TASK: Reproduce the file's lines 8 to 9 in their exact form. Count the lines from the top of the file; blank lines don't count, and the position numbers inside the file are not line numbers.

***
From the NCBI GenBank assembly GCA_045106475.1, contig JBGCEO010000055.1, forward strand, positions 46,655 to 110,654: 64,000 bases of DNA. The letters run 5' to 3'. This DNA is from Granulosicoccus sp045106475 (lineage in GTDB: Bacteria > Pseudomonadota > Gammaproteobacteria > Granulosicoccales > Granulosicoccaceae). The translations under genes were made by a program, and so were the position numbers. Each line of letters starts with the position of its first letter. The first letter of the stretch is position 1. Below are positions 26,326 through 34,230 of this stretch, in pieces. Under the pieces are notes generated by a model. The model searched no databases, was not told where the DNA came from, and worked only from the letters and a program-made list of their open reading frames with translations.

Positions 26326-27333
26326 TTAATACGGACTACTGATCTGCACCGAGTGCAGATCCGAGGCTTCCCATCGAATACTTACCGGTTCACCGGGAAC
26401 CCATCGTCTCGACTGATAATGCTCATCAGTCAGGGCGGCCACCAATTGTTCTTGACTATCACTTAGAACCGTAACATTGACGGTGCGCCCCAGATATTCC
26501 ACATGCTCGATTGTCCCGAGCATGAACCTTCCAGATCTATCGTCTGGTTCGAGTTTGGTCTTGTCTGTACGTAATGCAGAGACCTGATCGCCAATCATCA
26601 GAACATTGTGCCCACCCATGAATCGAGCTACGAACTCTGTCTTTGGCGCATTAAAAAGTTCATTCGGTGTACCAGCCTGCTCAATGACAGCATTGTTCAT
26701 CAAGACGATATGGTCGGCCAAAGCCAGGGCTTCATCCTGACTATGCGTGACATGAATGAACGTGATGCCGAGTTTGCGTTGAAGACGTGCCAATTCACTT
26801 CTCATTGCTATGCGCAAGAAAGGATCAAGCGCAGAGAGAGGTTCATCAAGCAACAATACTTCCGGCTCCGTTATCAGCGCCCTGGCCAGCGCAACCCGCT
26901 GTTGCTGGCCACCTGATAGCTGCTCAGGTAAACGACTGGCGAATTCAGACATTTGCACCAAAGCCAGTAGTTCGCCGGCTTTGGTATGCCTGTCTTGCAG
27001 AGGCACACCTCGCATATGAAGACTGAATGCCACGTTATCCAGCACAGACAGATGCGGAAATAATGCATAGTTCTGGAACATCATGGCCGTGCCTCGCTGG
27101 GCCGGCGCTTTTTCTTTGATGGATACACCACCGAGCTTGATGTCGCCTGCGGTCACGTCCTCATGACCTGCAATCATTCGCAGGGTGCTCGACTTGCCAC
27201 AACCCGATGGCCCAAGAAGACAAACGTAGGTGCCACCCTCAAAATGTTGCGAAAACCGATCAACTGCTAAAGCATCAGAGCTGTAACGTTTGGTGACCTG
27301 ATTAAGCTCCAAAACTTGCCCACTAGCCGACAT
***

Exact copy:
26801 CTCATTGCTATGCGCAAGAAAGGATCAAGCGCAGAGAGAGGTTCATCAAGCAACAATACTTCCGGCTCCGTTATCAGCGCCCTGGCCAGCGCAACCCGCT
26901 GTTGCTGGCCACCTGATAGCTGCTCAGGTAAACGACTGGCGAATTCAGACATTTGCACCAAAGCCAGTAGTTCGCCGGCTTTGGTATGCCTGTCTTGCAG